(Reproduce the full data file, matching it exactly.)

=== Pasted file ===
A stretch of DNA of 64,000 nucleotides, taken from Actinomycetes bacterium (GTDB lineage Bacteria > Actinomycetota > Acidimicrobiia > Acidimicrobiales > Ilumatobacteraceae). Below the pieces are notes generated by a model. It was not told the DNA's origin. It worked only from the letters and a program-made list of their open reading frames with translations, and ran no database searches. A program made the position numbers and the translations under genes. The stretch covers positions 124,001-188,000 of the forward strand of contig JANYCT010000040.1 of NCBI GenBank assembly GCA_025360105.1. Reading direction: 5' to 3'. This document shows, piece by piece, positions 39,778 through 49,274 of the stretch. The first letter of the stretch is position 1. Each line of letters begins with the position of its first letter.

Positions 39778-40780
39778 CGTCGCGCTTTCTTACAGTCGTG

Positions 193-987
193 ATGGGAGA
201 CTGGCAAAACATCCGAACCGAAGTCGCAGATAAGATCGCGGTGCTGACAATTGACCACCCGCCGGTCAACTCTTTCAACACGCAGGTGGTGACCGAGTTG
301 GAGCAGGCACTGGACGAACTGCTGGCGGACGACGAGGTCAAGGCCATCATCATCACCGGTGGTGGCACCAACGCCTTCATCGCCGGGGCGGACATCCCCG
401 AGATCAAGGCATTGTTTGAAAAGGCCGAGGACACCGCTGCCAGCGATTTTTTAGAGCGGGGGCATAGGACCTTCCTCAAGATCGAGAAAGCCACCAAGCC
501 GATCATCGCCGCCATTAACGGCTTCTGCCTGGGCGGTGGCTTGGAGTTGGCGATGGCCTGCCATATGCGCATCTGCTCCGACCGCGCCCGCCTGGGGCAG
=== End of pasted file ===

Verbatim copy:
A stretch of DNA of 64,000 nucleotides, taken from Actinomycetes bacterium (GTDB lineage Bacteria > Actinomycetota > Acidimicrobiia > Acidimicrobiales > Ilumatobacteraceae). Below the pieces are notes generated by a model. It was not told the DNA's origin. It worked only from the letters and a program-made list of their open reading frames with translations, and ran no database searches. A program made the position numbers and the translations under genes. The stretch covers positions 124,001-188,000 of the forward strand of contig JANYCT010000040.1 of NCBI GenBank assembly GCA_025360105.1. Reading direction: 5' to 3'. This document shows, piece by piece, positions 39,778 through 49,274 of the stretch. The first letter of the stretch is position 1. Each line of letters begins with the position of its first letter.

Positions 39778-40780
39778 CGTCGCGCTTTCTTACAGTCGTG

Positions 193-987
193 ATGGGAGA
201 CTGGCAAAACATCCGAACCGAAGTCGCAGATAAGATCGCGGTGCTGACAATTGACCACCCGCCGGTCAACTCTTTCAACACGCAGGTGGTGACCGAGTTG
301 GAGCAGGCACTGGACGAACTGCTGGCGGACGACGAGGTCAAGGCCATCATCATCACCGGTGGTGGCACCAACGCCTTCATCGCCGGGGCGGACATCCCCG
401 AGATCAAGGCATTGTTTGAAAAGGCCGAGGACACCGCTGCCAGCGATTTTTTAGAGCGGGGGCATAGGACCTTCCTCAAGATCGAGAAAGCCACCAAGCC
501 GATCATCGCCGCCATTAACGGCTTCTGCCTGGGCGGTGGCTTGGAGTTGGCGATGGCCTGCCATATGCGCATCTGCTCCGACCGCGCCCGCCTGGGGCAG